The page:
Should Athletes Take Creatine?
Creatine is becoming increasingly popular for its performance-enhancing effects in athletes. It is a naturally occurring compound in animal muscle tissue such as red meat, seafood, and chicken. Nowadays, creatine supplements are getting all the hype, and it’s important to recognize if you, as an athlete, might benefit from taking a creatine supplement.
The Role of Creatine in Your Body
Let’s get into the science of creatine. Creatine plays a major role in the energy availability of athletes. Adenosine triphosphate (ATP) is the universal energy molecule used in muscle, especially during short bursts of exercise. ATP releases energy when it is broken down into adenosine diphosphate (ADP) and phosphate (Pi). ATP is depleted very quickly, so the muscle turns to Phosphocreatine (PCr) to replenish these energy stores. PCr donates Pi to ADP to restore ATP, thus sustaining energy levels during short duration, high-intensity exercise. The quick ATP and PCr energy systems are especially active during anaerobic exercise lasting up to 10 seconds. The body can create ATP from carbohydrates during aerobic exercise, but this energy system is much slower and provides energy for endurance-based training.
The Benefits of Creatine as an Athleten
As an athlete, you are required to have a high aerobic/endurance capacity to maximize performance during your 90-minute matches, but the low to moderate running fueled by carbohydrates does not have a major influence on game outcomes. Instead, anaerobic and power movements such as accelerating, sprinting, and passing have a much bigger impact on the game. These movements are powered by none other than ATP and PCr! It is critical for athletes to have adequate energy stores in the form of carbohydrates and creatine to support both aerobic and anaerobic activities throughout a match.
Can I get Creatine through my Diet Alone?
When eating a normal diet, muscle creatine stores are at about 60-80% capacity. Creatine stores can decrease by about 1-2% throughout the day, so it is important you replenish creatine by eating at least 3 g per day. Your liver, kidneys, and pancreas can make about 1 g per day, and animal-based proteins may provide 3-4 g of creatine per pound.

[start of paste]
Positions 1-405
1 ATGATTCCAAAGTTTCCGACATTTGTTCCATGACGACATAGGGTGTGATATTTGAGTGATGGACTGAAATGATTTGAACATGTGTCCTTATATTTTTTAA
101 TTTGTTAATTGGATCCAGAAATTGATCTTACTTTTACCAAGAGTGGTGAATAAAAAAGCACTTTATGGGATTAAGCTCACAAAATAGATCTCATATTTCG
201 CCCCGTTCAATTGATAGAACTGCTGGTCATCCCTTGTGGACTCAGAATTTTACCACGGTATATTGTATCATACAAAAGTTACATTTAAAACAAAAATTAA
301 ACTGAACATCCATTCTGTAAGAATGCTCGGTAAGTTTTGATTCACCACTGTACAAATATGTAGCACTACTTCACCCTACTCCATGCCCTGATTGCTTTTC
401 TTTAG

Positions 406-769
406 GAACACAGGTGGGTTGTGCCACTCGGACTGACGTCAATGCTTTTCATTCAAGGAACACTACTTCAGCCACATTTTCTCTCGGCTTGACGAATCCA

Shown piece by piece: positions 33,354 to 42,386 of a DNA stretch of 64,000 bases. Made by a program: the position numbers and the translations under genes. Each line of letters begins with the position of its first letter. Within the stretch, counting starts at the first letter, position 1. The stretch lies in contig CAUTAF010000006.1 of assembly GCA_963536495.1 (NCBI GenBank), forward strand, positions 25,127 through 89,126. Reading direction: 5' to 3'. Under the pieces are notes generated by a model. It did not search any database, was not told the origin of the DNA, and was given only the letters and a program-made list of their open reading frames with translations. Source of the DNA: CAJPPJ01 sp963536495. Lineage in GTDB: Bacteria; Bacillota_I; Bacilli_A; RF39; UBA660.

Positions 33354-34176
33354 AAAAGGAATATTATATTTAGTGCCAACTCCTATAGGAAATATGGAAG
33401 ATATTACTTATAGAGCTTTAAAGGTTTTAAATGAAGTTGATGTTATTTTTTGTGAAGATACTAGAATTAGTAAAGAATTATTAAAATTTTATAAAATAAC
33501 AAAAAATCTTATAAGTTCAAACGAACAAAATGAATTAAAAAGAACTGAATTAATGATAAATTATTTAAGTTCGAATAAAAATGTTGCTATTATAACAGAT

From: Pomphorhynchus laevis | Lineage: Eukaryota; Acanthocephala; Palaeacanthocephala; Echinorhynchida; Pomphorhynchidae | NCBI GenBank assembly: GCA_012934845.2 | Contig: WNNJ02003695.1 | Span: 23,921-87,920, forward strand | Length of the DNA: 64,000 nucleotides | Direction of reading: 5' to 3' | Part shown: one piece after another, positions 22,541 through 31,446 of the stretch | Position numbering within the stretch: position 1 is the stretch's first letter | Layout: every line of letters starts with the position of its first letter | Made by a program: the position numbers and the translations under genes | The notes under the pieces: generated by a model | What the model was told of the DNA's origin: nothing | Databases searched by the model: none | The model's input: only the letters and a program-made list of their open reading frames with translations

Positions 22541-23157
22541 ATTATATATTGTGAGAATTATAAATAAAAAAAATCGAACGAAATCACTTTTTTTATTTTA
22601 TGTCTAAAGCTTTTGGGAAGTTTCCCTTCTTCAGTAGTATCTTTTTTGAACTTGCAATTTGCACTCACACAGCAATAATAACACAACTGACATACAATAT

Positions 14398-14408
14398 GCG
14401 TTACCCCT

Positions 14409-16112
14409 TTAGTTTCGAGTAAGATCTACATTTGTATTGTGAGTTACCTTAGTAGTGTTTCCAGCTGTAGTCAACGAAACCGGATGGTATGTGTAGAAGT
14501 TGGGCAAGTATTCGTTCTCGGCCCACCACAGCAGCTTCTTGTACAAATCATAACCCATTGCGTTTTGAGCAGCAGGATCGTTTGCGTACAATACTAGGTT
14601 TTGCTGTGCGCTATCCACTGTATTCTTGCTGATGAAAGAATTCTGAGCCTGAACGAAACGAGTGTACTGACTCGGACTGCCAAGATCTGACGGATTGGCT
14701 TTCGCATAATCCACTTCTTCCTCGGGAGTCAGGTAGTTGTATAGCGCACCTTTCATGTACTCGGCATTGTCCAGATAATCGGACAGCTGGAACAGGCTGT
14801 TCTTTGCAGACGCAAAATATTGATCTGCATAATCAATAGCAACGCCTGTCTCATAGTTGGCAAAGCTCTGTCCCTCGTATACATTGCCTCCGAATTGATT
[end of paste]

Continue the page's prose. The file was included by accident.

As you can see, it is possible to get creatine through consuming animal products. However, getting the recommended performance dosage can be difficult:
- Female athletes may not be able to eat one pound or four 4 oz. servings of meat in a day,
- Your body only produces enough creatine to replenish what was lost and doesn’t completely maximize creatine stores in the muscle
- Plant-based athletes may have a harder time meeting this requirement since most plant-based proteins do not contain considerable amounts of creatine. Therefore, plant-based athletes have a lot less creatine stored in the muscle and blood. Vitamin B12 is important for the production of creatine, but this vitamin may also be lacking in plant-based athletes and can further impair creatine stores.
Creatine is NOT a Banned Substance
One of the most common questions I get from athletes is if they are allowed to take creatine. The answer is yes! Several organizations, including the World Anti-Doping Agency (WADA), International Olympic Committee (IOC), and the National Collegiate Athletic Association (NCAA), allow you to supplement with creatine. Note that creatine is allowed at the collegiate level, but athletic departments are NOT allowed to provide it.
Should You Only take Creatine Out of Season?
Creatine supplementation can help you both in and out of season. During your season, taking creatine increases strength and power output while reducing fatigue during your field training and games. This is especially useful for sports with intermittent sprint and rest intervals (ex. soccer). During the off-season, an athlete’s priorities may shift: training includes more lifting and sprinting to improve strength and speed. Creatine can help during this time to improve muscle mass, plyometric performance, and anaerobic power, which then transfers to improved performance on the field.
It Helps You Stay Hydrated!
Taking creatine also promotes proper hydration status which has been proven useful in preventing injuries such as cramps, heat illness, muscle tightness, and muscle strains. When eaten with protein and carbohydrates, creatine can reduce inflammation and increase an athlete’s tolerance to training intensity, further enhancing their recovery.